I learned about a lot of things in medical school, but mortality wasn’t one of them. Although I was given a dry, leathery corpse to dissect in my first term, that was solely a way to learn about human anatomy. Our textbooks had almost nothing on aging or frailty or dying. How the process unfolds, how people experience the end of their lives, and how it affects those around them seemed beside the point. The way we saw it, and the way our professors saw it, the purpose of medical schooling was to teach how to save lives, not to tend to their demise.
The one time I remember discussing mortality was during an hour we spent on The Death of Ivan Ilyich, Tolstoy’s classic novella. It was in a weekly seminar called Patient-Doctor—part of the school’s effort to make us more rounded and humane physicians. Some weeks we would practice our physical examination etiquette; other weeks we’d learn about the effects of socioeconomics and race on health. And one afternoon we contemplated the suffering of Ivan Ilyich as he lay ill and worsening from some unnamed, treatable disease.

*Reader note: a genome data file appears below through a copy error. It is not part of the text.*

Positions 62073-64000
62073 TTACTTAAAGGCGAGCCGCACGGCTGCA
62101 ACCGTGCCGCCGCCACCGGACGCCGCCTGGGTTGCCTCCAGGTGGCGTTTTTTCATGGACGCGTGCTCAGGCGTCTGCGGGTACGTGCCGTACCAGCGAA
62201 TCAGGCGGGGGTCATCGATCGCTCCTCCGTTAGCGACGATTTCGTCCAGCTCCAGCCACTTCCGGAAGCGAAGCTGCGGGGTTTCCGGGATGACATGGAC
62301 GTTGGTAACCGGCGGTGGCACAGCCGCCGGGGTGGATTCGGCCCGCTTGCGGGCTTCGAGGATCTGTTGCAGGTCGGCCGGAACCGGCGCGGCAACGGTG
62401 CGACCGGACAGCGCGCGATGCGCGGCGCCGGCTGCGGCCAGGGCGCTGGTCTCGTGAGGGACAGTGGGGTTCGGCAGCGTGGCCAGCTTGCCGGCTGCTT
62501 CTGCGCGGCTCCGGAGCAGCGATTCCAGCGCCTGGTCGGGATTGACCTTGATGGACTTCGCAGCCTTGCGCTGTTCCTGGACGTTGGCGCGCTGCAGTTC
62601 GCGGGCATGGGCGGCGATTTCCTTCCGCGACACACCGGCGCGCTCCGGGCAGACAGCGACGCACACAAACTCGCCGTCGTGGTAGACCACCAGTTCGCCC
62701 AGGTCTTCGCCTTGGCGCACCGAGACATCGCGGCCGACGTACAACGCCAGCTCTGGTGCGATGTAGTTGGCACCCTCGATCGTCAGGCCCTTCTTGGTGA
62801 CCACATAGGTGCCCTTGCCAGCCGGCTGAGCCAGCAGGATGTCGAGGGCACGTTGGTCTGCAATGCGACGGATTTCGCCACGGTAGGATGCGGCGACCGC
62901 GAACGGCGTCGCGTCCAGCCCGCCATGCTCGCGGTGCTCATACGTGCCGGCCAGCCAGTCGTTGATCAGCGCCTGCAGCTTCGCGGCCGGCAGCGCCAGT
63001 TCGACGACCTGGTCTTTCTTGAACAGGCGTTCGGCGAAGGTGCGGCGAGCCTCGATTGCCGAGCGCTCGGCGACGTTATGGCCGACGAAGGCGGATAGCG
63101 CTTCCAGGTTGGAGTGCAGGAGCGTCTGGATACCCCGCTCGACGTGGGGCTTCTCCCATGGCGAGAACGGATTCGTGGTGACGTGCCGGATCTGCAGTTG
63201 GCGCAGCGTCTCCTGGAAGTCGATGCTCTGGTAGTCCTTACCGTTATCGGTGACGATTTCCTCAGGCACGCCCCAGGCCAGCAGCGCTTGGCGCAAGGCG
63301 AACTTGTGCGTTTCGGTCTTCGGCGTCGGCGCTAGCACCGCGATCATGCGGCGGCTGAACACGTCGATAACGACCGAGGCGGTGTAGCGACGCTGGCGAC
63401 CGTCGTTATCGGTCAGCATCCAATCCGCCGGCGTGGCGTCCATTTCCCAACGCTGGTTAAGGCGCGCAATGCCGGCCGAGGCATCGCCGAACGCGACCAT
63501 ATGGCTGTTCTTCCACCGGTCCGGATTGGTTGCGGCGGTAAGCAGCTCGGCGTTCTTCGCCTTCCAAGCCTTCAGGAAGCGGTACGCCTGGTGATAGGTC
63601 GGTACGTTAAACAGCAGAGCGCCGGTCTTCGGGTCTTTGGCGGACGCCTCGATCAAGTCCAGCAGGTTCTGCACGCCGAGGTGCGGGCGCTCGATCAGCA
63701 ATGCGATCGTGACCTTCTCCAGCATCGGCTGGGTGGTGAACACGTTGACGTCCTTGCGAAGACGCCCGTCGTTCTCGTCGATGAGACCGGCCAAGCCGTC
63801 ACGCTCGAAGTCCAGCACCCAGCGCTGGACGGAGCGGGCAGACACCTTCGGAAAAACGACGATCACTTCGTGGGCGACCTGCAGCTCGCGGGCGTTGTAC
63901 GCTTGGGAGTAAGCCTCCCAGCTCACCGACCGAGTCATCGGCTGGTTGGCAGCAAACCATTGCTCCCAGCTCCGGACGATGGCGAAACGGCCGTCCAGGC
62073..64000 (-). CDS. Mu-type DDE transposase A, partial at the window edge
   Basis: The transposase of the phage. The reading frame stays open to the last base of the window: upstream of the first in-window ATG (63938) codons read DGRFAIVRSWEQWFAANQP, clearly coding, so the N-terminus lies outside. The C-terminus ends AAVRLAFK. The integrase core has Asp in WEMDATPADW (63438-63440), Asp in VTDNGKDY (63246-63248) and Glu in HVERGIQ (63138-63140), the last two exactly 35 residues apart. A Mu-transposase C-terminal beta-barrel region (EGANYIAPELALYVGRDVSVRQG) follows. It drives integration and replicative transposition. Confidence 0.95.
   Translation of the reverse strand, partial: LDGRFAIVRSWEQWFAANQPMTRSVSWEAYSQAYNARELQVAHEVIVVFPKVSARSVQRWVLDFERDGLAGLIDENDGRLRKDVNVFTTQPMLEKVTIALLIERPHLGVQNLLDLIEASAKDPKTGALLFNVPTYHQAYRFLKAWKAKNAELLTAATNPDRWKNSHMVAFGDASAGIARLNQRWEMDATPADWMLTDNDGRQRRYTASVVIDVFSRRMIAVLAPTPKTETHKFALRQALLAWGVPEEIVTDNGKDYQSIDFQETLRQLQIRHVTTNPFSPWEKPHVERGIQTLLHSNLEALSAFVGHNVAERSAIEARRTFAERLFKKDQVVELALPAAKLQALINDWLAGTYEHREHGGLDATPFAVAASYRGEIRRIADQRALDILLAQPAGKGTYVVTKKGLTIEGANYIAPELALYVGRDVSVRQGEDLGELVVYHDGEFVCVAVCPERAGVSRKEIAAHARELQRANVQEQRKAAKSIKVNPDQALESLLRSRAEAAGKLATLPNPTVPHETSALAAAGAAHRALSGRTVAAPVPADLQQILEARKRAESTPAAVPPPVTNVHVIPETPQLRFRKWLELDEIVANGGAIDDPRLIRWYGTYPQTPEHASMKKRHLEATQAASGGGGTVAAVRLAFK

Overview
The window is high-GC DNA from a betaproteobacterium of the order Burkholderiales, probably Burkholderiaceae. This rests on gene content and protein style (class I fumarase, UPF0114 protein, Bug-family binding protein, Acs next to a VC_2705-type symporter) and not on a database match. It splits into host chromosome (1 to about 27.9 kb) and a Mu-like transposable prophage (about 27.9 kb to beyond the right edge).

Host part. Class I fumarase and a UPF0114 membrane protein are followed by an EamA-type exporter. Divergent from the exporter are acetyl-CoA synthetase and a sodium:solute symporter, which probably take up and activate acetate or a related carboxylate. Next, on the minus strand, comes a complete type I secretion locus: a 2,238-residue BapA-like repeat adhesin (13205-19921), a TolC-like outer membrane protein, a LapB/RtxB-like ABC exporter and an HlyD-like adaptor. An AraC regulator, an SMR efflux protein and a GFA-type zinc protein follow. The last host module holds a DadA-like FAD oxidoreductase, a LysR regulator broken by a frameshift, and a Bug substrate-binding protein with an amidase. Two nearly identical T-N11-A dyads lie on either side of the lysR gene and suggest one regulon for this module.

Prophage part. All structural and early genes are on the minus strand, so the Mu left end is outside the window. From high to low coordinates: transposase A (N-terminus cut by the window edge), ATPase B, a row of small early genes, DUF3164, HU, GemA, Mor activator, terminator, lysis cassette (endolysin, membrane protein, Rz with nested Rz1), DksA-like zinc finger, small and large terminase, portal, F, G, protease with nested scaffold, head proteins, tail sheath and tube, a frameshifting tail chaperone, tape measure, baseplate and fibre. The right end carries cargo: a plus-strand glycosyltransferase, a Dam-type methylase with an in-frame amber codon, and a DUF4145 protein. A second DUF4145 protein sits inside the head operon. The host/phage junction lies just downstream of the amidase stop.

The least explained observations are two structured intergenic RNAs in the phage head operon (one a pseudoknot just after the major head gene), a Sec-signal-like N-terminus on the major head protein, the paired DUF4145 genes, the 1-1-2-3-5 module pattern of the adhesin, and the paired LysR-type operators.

In the story, Ivan Ilyich is 45 years old, a mid-level St. Petersburg magistrate whose life revolves mostly around petty concerns of social status. One day, he falls off a stepladder and develops a pain in his side. Instead of abating, the pain gets worse, and he becomes unable to walk. Formerly an “intelligent, polished, lively, and agreeable man,” he grows depressed and enfeebled. Colleagues and friends avoid him. His wife calls in a series of ever more expensive doctors. None of them can agree on a diagnosis, and the remedies they give him accomplish nothing. For Ilyich, it is all torture, and he simmers and rages at his situation.